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Print a stiff, inflexible plate: what are the best settings..?


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Posted · Print a stiff, inflexible plate: what are the best settings..?

Hi,

 

I want to print a 200mm x 120mm x 10mm plate. I want it to be as inflexible and stiff (no bending) as possible. What are generally the most optimal settings..? Should I increase the wall-count and top and bottom layer count? What should the infill look like? Should I play with the infill multiplier?

 

Is there a rule of thumb as to best determine all the parameters for a given amount of filament I want to use for printing the plate?

 

Cheers,

shoe

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    Posted · Print a stiff, inflexible plate: what are the best settings..?

    I think "Grid" is the best all purpose infill.  With the "Infill Line Multiplier" at 3 you will get a noticeable increase in stiffness.  I would think an Infill Density of 10% at 3 lines thick would be sufficient.  Changing the Infill Line Directions to [0,90] might help as well.  The "best" line directions would depend on the directions of the load that you expect the part to see.

    If you require the stiffness because the part will see some sort of twisting load then Wall Thickness and Layer Height will become more important.

     

    "Is there a rule of thumb as to best determine all the parameters for a given amount of filament I want to use for printing the plate?"

    "The amount of filament I want to use" is something I've never considered.  The volume of filament is-what-it-is depending on the geometry of the part and the infill structure it requires to perform the function it was designed to.

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    Posted · Print a stiff, inflexible plate: what are the best settings..?

    Well. Amount of filament. Print time. Whatever metric you want to use. I don't want to waste time and money (PLA, electricity). Common wisdom is to increase the outer shell (top, bottom, walls). It seems infill plays almost no role in "strength" and "stiffness". Maybe I am mistaken.

     

    But maybe beyond a certain wall count (e.g. 6), this rule doesn't hold true and it makes more sense then to increase infill to get better strength/stiffness.

     

    Those kind of rules I was hoping for. For example, for every two walls increase infill by 10%. Rules like that.

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    Posted · Print a stiff, inflexible plate: what are the best settings..?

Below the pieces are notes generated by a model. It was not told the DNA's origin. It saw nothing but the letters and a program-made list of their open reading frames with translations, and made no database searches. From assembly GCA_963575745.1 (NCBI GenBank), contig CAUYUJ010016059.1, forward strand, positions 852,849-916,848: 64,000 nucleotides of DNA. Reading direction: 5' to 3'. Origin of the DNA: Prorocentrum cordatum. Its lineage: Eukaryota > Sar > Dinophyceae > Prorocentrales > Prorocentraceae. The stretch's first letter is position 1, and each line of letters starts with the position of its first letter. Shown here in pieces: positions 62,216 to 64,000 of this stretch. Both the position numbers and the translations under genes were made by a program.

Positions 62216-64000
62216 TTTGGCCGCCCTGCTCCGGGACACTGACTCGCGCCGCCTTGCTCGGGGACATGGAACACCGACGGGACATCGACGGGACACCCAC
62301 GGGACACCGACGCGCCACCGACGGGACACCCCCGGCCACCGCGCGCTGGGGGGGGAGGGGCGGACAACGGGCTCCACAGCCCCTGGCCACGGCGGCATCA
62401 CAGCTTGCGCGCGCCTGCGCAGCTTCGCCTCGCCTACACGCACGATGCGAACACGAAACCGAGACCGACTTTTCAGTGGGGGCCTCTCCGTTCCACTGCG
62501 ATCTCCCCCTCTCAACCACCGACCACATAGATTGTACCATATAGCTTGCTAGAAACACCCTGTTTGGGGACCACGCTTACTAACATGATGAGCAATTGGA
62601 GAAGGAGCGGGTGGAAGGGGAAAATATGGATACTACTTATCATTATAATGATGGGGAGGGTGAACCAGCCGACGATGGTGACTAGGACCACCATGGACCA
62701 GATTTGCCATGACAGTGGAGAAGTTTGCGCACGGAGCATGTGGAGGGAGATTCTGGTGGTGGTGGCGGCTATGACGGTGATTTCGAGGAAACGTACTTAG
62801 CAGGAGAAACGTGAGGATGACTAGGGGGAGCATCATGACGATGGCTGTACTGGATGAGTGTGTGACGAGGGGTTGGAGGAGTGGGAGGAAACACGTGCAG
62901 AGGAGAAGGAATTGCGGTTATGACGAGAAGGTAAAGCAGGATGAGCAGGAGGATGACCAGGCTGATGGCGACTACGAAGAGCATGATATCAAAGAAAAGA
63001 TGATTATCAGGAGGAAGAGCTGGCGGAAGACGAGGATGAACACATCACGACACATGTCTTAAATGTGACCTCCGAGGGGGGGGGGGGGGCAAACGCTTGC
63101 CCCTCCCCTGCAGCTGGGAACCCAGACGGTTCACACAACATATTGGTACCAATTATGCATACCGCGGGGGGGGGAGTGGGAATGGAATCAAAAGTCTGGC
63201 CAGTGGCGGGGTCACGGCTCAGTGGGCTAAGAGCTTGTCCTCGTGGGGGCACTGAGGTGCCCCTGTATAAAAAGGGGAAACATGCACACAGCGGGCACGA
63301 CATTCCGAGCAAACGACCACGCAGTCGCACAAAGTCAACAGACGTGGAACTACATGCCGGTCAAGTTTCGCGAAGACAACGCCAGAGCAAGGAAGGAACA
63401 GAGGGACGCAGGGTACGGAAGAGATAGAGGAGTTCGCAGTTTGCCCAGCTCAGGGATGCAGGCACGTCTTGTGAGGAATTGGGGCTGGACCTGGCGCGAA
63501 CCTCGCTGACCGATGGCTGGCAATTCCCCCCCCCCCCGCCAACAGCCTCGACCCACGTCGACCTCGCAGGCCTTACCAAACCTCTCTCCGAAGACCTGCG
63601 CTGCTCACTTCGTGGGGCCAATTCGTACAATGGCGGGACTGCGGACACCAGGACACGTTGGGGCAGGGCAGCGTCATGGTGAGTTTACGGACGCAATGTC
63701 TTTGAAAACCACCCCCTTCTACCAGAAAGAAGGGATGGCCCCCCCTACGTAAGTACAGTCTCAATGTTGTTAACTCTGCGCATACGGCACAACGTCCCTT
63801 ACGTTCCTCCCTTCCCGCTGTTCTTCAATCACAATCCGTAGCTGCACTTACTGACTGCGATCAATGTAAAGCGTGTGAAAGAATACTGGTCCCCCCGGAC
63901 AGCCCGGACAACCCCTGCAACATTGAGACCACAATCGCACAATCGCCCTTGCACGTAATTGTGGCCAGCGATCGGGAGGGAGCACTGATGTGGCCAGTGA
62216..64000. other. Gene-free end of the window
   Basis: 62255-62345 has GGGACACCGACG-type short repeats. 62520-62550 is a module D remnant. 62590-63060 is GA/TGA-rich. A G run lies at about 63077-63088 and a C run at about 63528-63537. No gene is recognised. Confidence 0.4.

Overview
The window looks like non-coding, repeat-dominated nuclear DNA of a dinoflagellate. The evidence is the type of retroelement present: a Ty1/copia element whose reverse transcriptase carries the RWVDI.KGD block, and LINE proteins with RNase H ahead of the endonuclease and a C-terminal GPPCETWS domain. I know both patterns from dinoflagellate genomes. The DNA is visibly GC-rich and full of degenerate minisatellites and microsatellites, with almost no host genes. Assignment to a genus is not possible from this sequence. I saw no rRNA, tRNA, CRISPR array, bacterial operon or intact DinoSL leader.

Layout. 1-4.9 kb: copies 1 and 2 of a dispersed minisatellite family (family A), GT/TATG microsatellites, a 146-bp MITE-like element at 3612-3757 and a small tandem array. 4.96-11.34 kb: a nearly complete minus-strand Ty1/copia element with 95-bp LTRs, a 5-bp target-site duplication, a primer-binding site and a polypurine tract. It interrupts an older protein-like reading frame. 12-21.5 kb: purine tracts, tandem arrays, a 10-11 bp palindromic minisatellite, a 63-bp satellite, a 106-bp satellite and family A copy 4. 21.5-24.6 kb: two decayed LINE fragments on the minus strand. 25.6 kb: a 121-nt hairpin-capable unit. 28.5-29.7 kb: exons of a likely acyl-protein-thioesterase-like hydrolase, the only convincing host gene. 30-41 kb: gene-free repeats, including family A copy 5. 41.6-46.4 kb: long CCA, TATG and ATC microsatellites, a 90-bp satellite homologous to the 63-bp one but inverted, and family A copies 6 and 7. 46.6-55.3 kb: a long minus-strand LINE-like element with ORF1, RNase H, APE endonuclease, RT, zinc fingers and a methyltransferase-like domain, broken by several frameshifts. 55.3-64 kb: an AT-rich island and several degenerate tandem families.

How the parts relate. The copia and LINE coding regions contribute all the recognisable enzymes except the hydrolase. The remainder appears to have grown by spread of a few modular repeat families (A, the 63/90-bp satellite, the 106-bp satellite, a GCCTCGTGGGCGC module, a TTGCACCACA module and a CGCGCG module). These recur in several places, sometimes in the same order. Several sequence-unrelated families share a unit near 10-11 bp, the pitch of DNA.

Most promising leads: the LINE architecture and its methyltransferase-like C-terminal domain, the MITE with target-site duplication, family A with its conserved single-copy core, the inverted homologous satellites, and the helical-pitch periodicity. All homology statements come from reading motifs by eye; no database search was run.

"Rules???  We don't need no stinkin' rules!!!" - Various (but may have started in "Treasure of the Sierra Madre")

    "They're not actually rules as such.  More like guidelines" - Capt. Barbossa - "Pirates of the Caribbean"

     

    Pretty much every model has it's own needs.  Saying "this is always how you do it" isn't going to work very often because there will always be an "Except when _____ _____ ______."

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    Posted (edited) · Print a stiff, inflexible plate: what are the best settings..?

    Ok, let's settle on guidelines.

     

    I was hoping there would be some recommendations. Let's say you go up to 5 layers top/bottom and 6 walls and line multiplier of 2 with 10% infill. So if you want to get it stiffer, is more walls or a bigger multiplier better. I was hoping somebody did such tests.

    Edited by shoe
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    Posted (edited) · Print a stiff, inflexible plate: what are the best settings..?

    What material were you thinking of using?  PLA is very rigid but when it warms up it will deform.  PETG is more compliant but has better heat deformation resistance.

    I have managed to run over a print with my car.  It had single line infill at around 10% and it was fine.  If it would have been larger so that there was more distance between the walls then the upper layers may have crushed.

    There have been a couple of posters here who were involved in some FEA analysis of FDM prints.  They asked a couple of questions and were gone.  I've never seen any results from an analysis of that type.

    Overall strength in compression is actually pretty good.  It depends on the shape of the model and the force loading to know how it will hold up.

    A compression load on a screw connection is another story.  Cold flow deformation at the screw head and at the face of the nut will cause the connection to loosen.  That will happen every time with either PLA or PETG.  The warmer the environment the worse the condition and the quicker the failure.

    Overall strength in tension is not good.  The layer adhesion is the main weak point and so in that case more walls can't hurt.

    If there is a twisting moment in the loading so that one side of a model is in tension and the other side in compression then the layers will fail do to the tension before the compressed side fails.

    If you do a search for FEA (Finite Element Analysis) of FDM models maybe something will come up that you can use.

    Edited by GregValiant
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